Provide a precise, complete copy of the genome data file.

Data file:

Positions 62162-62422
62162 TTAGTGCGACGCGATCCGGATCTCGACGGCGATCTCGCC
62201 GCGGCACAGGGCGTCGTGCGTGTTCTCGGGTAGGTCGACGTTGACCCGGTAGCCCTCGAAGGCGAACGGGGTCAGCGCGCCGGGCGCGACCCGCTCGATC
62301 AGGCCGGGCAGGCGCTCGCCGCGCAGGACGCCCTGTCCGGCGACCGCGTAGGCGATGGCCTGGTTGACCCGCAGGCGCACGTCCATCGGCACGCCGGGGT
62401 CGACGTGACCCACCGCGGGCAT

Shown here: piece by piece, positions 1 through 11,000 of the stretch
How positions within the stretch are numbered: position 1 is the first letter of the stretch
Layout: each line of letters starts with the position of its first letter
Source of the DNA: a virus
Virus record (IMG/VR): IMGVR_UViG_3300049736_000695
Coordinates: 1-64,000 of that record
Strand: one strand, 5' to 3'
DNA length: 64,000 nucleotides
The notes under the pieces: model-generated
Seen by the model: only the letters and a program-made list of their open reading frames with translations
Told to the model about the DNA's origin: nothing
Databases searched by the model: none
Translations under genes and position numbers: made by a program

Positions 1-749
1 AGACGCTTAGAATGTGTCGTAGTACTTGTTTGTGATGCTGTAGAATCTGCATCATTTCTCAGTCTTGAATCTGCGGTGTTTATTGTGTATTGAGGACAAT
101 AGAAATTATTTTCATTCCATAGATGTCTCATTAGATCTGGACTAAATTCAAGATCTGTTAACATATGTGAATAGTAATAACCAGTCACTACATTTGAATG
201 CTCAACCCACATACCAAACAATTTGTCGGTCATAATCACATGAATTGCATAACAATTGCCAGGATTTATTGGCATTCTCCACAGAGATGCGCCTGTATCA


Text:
Positions 62162-62422
62162 TTAGTGCGACGCGATCCGGATCTCGACGGCGATCTCGCC
62201 GCGGCACAGGGCGTCGTGCGTGTTCTCGGGTAGGTCGACGTTGACCCGGTAGCCCTCGAAGGCGAACGGGGTCAGCGCGCCGGGCGCGACCCGCTCGATC
62301 AGGCCGGGCAGGCGCTCGCCGCGCAGGACGCCCTGTCCGGCGACCGCGTAGGCGATGGCCTGGTTGACCCGCAGGCGCACGTCCATCGGCACGCCGGGGT
62401 CGACGTGACCCACCGCGGGCAT

Shown here: piece by piece, positions 1 through 11,000 of the stretch
How positions within the stretch are numbered: position 1 is the first letter of the stretch
Layout: each line of letters starts with the position of its first letter
Source of the DNA: a virus
Virus record (IMG/VR): IMGVR_UViG_3300049736_000695
Coordinates: 1-64,000 of that record
Strand: one strand, 5' to 3'
DNA length: 64,000 nucleotides
The notes under the pieces: model-generated
Seen by the model: only the letters and a program-made list of their open reading frames with translations
Told to the model about the DNA's origin: nothing
Databases searched by the model: none
Translations under genes and position numbers: made by a program

Positions 1-749
1 AGACGCTTAGAATGTGTCGTAGTACTTGTTTGTGATGCTGTAGAATCTGCATCATTTCTCAGTCTTGAATCTGCGGTGTTTATTGTGTATTGAGGACAAT
101 AGAAATTATTTTCATTCCATAGATGTCTCATTAGATCTGGACTAAATTCAAGATCTGTTAACATATGTGAATAGTAATAACCAGTCACTACATTTGAATG
201 CTCAACCCACATACCAAACAATTTGTCGGTCATAATCACATGAATTGCATAACAATTGCCAGGATTTATTGGCATTCTCCACAGAGATGCGCCTGTATCA